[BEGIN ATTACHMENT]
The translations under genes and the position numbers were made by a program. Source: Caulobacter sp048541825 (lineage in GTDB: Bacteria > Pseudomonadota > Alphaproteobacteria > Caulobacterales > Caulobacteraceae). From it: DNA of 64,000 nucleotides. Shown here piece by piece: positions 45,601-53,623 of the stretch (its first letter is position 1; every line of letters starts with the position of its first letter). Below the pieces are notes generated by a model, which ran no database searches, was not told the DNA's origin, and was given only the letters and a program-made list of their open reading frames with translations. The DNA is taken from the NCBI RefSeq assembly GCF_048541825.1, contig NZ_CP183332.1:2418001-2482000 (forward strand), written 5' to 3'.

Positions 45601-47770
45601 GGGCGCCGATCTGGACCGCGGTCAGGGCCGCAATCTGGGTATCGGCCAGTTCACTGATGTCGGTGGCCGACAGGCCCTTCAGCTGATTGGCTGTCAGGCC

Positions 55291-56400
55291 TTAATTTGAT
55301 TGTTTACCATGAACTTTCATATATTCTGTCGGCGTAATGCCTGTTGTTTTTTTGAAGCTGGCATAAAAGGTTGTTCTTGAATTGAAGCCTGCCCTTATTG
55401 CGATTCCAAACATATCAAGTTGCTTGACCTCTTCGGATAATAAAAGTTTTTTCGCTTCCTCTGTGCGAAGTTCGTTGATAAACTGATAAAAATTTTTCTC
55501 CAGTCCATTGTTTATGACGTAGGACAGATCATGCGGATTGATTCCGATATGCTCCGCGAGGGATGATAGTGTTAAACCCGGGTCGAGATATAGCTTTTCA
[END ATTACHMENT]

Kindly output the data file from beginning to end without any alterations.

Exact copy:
The translations under genes and the position numbers were made by a program. Source: Caulobacter sp048541825 (lineage in GTDB: Bacteria > Pseudomonadota > Alphaproteobacteria > Caulobacterales > Caulobacteraceae). From it: DNA of 64,000 nucleotides. Shown here piece by piece: positions 45,601-53,623 of the stretch (its first letter is position 1; every line of letters starts with the position of its first letter). Below the pieces are notes generated by a model, which ran no database searches, was not told the DNA's origin, and was given only the letters and a program-made list of their open reading frames with translations. The DNA is taken from the NCBI RefSeq assembly GCF_048541825.1, contig NZ_CP183332.1:2418001-2482000 (forward strand), written 5' to 3'.

Positions 45601-47770
45601 GGGCGCCGATCTGGACCGCGGTCAGGGCCGCAATCTGGGTATCGGCCAGTTCACTGATGTCGGTGGCCGACAGGCCCTTCAGCTGATTGGCTGTCAGGCC

Positions 55291-56400
55291 TTAATTTGAT
55301 TGTTTACCATGAACTTTCATATATTCTGTCGGCGTAATGCCTGTTGTTTTTTTGAAGCTGGCATAAAAGGTTGTTCTTGAATTGAAGCCTGCCCTTATTG
55401 CGATTCCAAACATATCAAGTTGCTTGACCTCTTCGGATAATAAAAGTTTTTTCGCTTCCTCTGTGCGAAGTTCGTTGATAAACTGATAAAAATTTTTCTC
55501 CAGTCCATTGTTTATGACGTAGGACAGATCATGCGGATTGATTCCGATATGCTCCGCGAGGGATGATAGTGTTAAACCCGGGTCGAGATATAGCTTTTCA